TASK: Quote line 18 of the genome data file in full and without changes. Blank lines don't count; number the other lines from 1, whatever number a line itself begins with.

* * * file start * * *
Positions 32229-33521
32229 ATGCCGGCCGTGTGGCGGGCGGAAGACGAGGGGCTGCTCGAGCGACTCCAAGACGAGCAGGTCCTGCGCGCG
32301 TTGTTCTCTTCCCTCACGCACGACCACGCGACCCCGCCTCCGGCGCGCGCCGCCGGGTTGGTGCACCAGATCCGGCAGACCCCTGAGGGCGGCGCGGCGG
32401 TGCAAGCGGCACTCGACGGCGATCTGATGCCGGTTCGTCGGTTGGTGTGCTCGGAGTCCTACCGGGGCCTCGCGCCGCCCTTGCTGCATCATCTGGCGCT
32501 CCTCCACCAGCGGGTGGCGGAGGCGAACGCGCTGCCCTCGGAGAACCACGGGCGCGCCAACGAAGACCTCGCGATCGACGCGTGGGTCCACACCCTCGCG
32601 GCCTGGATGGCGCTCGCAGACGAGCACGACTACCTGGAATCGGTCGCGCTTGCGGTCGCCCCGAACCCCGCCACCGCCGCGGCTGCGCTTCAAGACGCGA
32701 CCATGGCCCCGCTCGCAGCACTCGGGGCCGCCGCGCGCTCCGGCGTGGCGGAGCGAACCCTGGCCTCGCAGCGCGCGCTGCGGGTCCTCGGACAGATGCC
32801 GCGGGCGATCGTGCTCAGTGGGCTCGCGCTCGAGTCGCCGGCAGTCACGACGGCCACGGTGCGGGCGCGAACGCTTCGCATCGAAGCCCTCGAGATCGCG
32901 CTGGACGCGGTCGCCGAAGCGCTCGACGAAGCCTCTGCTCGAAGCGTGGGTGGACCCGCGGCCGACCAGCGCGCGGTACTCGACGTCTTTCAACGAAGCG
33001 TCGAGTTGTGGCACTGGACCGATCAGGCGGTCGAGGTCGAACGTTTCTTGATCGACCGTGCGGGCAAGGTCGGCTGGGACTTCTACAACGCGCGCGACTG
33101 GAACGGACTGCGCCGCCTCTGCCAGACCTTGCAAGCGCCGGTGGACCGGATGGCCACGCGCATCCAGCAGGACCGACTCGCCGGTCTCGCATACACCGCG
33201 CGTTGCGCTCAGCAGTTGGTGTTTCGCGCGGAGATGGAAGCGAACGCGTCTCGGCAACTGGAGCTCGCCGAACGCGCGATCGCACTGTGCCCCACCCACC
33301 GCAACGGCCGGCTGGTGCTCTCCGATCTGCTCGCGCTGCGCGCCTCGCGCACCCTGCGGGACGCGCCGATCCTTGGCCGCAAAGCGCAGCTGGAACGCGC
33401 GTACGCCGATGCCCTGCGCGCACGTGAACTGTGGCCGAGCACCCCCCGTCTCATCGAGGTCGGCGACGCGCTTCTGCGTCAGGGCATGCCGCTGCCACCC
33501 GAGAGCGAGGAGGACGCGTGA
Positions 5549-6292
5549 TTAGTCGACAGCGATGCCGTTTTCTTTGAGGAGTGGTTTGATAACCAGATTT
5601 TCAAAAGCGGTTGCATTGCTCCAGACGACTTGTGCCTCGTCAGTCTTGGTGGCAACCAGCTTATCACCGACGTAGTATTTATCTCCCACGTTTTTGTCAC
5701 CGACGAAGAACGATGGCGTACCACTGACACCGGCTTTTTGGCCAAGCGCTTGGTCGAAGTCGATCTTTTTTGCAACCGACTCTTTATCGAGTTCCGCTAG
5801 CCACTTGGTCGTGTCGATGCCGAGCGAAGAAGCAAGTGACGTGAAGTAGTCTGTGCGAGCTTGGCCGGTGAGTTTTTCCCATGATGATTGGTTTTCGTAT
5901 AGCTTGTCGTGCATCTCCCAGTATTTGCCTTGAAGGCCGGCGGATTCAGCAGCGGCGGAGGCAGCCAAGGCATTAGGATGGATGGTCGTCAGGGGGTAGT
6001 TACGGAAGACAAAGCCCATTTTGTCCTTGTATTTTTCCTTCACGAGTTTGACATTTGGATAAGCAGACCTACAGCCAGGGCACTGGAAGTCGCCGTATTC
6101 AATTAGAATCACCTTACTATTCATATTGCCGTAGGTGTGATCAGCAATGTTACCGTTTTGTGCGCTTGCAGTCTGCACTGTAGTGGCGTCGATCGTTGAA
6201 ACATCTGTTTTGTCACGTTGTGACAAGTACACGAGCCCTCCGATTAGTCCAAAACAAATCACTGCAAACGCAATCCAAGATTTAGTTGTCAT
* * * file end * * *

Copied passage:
5601 TCAAAAGCGGTTGCATTGCTCCAGACGACTTGTGCCTCGTCAGTCTTGGTGGCAACCAGCTTATCACCGACGTAGTATTTATCTCCCACGTTTTTGTCAC